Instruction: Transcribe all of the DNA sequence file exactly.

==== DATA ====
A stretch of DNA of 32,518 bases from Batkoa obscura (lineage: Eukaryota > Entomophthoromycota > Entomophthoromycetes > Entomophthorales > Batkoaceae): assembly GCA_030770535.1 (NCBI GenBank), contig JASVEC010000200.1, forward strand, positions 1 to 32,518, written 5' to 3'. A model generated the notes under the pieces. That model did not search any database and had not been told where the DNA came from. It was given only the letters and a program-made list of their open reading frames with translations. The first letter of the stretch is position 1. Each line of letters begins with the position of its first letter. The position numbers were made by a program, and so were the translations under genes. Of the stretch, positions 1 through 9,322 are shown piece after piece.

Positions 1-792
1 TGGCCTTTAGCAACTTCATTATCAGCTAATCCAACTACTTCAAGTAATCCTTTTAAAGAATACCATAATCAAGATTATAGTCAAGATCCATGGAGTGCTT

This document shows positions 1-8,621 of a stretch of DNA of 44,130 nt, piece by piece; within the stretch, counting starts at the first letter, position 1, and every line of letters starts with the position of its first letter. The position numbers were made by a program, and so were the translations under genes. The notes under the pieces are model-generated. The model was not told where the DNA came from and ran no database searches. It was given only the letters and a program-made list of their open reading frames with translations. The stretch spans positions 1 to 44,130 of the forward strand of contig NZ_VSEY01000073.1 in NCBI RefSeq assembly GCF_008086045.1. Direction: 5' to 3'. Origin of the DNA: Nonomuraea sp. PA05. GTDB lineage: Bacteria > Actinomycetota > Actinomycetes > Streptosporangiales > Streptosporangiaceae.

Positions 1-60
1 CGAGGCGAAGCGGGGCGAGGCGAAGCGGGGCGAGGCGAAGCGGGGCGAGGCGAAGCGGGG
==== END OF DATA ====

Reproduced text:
A stretch of DNA of 32,518 bases from Batkoa obscura (lineage: Eukaryota > Entomophthoromycota > Entomophthoromycetes > Entomophthorales > Batkoaceae): assembly GCA_030770535.1 (NCBI GenBank), contig JASVEC010000200.1, forward strand, positions 1 to 32,518, written 5' to 3'. A model generated the notes under the pieces. That model did not search any database and had not been told where the DNA came from. It was given only the letters and a program-made list of their open reading frames with translations. The first letter of the stretch is position 1. Each line of letters begins with the position of its first letter. The position numbers were made by a program, and so were the translations under genes. Of the stretch, positions 1 through 9,322 are shown piece after piece.

Positions 1-792
1 TGGCCTTTAGCAACTTCATTATCAGCTAATCCAACTACTTCAAGTAATCCTTTTAAAGAATACCATAATCAAGATTATAGTCAAGATCCATGGAGTGCTT

This document shows positions 1-8,621 of a stretch of DNA of 44,130 nt, piece by piece; within the stretch, counting starts at the first letter, position 1, and every line of letters starts with the position of its first letter. The position numbers were made by a program, and so were the translations under genes. The notes under the pieces are model-generated. The model was not told where the DNA came from and ran no database searches. It was given only the letters and a program-made list of their open reading frames with translations. The stretch spans positions 1 to 44,130 of the forward strand of contig NZ_VSEY01000073.1 in NCBI RefSeq assembly GCF_008086045.1. Direction: 5' to 3'. Origin of the DNA: Nonomuraea sp. PA05. GTDB lineage: Bacteria > Actinomycetota > Actinomycetes > Streptosporangiales > Streptosporangiaceae.

Positions 1-60
1 CGAGGCGAAGCGGGGCGAGGCGAAGCGGGGCGAGGCGAAGCGGGGCGAGGCGAAGCGGGG